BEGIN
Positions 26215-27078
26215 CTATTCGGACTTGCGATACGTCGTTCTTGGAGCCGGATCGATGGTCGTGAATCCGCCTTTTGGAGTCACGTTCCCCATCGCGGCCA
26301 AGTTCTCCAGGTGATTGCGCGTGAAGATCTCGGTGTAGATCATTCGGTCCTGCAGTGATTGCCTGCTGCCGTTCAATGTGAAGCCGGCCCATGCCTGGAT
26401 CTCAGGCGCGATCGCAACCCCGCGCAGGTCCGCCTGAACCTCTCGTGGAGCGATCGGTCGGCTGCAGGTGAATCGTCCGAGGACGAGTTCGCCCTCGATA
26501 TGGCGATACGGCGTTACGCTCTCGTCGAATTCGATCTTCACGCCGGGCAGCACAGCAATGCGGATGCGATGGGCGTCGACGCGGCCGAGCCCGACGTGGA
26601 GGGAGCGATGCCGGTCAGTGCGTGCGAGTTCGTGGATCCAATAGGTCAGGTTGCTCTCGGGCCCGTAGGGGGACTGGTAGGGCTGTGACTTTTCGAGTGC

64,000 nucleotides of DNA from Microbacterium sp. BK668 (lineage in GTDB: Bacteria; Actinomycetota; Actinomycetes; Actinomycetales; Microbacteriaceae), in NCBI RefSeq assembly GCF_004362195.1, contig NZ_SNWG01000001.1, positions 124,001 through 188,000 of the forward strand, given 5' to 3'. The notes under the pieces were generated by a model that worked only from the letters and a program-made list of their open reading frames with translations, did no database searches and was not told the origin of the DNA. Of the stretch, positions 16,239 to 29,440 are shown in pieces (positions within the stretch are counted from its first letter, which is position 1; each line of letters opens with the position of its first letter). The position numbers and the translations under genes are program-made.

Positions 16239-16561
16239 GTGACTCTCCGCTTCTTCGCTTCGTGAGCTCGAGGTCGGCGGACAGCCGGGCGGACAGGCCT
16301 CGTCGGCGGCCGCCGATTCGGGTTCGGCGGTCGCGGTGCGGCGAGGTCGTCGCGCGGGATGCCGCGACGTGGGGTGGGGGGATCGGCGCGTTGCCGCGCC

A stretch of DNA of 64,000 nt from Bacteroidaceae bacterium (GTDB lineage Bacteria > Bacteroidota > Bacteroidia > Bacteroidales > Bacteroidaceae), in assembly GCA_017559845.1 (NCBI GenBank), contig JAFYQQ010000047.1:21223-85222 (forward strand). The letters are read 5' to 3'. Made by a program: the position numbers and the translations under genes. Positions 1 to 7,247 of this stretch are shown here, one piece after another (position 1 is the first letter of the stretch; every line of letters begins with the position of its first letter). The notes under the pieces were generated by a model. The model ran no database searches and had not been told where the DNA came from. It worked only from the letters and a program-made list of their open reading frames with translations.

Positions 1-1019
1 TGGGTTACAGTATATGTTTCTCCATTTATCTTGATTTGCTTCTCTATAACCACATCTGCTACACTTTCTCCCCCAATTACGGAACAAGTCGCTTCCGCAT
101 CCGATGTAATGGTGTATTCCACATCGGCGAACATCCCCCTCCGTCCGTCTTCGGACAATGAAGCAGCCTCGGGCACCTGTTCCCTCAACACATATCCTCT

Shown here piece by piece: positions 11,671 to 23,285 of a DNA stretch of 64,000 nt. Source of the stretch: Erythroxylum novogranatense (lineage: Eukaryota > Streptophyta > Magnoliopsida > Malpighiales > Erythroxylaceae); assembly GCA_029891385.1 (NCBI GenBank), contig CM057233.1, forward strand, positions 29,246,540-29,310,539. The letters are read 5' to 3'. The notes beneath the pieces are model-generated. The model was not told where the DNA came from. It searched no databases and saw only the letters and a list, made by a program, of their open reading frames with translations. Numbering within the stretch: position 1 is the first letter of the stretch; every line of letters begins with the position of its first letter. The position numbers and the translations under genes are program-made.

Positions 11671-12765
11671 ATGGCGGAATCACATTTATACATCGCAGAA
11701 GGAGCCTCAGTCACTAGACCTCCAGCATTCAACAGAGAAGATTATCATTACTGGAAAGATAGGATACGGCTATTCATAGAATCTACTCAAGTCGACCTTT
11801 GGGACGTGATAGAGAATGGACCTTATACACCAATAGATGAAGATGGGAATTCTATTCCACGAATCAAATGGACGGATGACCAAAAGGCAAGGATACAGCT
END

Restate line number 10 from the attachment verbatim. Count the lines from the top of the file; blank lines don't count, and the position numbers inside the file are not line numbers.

16301 CGTCGGCGGCCGCCGATTCGGGTTCGGCGGTCGCGGTGCGGCGAGGTCGTCGCGCGGGATGCCGCGACGTGGGGTGGGGGGATCGGCGCGTTGCCGCGCC